“I understand that insurers will say there is some inappropriate ANA testing,” he continued. “The truth is that ANA testing is not appropriate for every elderly patient who comes in with degenerative arthritis. There is no reason to do an ANA on those patients. But for a patient you suspect has lupus, then an ANA test is the most helpful lab study we can do.
“In addition, we also need to do the follow up lab testing—which is called an ANA profile—to see if you can confirm the diagnosis,” explained Levin. “There’s no way a computer can do that. It’s impossible because the diagnosis is not an automatic ‘yes’ or ‘no’ answer to a list of questions from a computer. Yet, that is required by the BeaconLBS system and it’s a total waste of time for physicians.
“Physicians also need to use the BeaconLBS system to order vitamin D tests as well,” he said. “Vitamin D deficiency has been associated with bone disease, such as osteoporosis, general malaise, and fatigue.
Infringing on patient Care
“Many patients have low levels of vitamin D and when you test and have them take vitamin D every day, about half the time it solves the problem,” stated Levin. “If the system doesn’t allow vitamin D level testing, those patients are at risk of harm, and a large proportion of patients are vitamin D deficient.”
A significant proportion of Florida physicians believe the use of a decision support system as designed by Unitedhealthcare infringes on a physician’s medical judgment. This issue is likely to be among the arguments proponents of SB 1084 make.
Levin added that another issue ordering physicians complain about is the requirement to use the BeaconLBS system in addition to their own electronic health record system.
No EHR–Beacon Interface
“In our office, the BeaconLBS decision support system doesn’t interface with the computer system we use,” he said. “Thus, we must go into a totally different computer screen to enter all of the patient’s demographic information and then answer the questions needed to get an authorization that will allow the lab to draw the blood. It’s another impediment to getting things done on behalf of our patients.”
Recently, Levin had a patient who had to wait two to three hours to see if the BeaconLBS system would authorize Levin’s request for ANA and vitamin D testing. “We just wanted to draw her blood so we could start the testing, and yet the authorization took all afternoon,” he said. “That’s ridiculous.
“Another concept to consider involves the issue of the obstacles going up against patients who need care,” Levin added. “The insurers have put so many prior authorization hurdles in front of physicians and patients, that both physicians and patients have become extremely frustrated by these roadblocks to care.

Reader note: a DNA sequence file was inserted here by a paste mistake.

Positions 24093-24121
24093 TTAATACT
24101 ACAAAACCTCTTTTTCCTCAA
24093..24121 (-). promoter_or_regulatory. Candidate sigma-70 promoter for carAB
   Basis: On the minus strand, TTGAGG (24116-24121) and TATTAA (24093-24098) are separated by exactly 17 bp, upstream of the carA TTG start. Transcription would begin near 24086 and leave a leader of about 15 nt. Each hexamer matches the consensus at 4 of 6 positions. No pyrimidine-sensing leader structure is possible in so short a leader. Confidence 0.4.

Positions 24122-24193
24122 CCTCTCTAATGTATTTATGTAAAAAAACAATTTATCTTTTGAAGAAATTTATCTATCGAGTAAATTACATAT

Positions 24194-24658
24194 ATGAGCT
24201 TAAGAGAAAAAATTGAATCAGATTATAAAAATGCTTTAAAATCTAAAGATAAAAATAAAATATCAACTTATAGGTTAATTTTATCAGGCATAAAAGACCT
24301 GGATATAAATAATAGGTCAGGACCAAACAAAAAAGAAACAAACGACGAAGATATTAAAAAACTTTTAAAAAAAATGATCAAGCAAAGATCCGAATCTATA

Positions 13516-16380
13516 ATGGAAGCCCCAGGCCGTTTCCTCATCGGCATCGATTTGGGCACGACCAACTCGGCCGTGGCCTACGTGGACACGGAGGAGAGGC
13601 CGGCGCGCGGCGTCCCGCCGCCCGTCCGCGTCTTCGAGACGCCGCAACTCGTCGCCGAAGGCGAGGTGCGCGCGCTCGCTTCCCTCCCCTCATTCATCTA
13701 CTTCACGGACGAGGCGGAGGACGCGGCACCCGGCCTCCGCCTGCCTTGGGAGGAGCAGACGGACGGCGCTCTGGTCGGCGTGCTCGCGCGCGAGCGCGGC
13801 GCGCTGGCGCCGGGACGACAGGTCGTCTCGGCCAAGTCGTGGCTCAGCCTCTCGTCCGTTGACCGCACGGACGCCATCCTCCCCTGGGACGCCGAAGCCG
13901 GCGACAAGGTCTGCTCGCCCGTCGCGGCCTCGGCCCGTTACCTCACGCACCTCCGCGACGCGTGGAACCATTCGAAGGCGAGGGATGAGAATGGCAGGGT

“What happens is that physicians and patients simply give up trying to fight the system,” he explained. “Therefore, appropriate and needed diagnostic testing and treatments are never authorized. When that happens, patients end up being the big losers.
“But physicians also lose with this system because we need to spend so much time and effort to get authorizations for things that we know are reasonable and medically necessary,” Levin concluded.
The proposed bill creates interesting battlelines. Florida physicians are encouraging passage of a law that would restrict the ways that health insurers can require physicians to use clinical decision support systems and laboratory benefit management programs.
Will the health insurance industry decide to oppose this bill with great vigor? Or might health insurers decide to save their lobbying clout in the Florida Legislature for issues that are of greater importance to them? However this plays out, clinical labs and pathology groups in Florida will follow these events with great interest.
Contact Robert Levin, MD, at 727-734- 6631 or email@example.com.
There Is Plenty of Resistance to UHC, BeaconLBS System
FROM THE FIRST ANNOUNCEMENT by UnitedHealthcare in early 2014 that it would require Florida physicians serving beneficiaries enrolled in UHC’s commercial HMO to follow the requirements of its laboratory benefit management program, there has been much dissatisfaction and outright opposition.
Several of Florida’s specialty medical associations wrote to UnitedHealthcare describing their objections to the program, including: Florida Society of Pathologists, Florida Society of Rheumatology, Florida Medical Association, and the Congress of Obstetricians and Gynecologists, District Xll (Florida).
Even COLA took objection because it was excluded as a laboratory accreditation organization for UHC’s laboratories of choice network.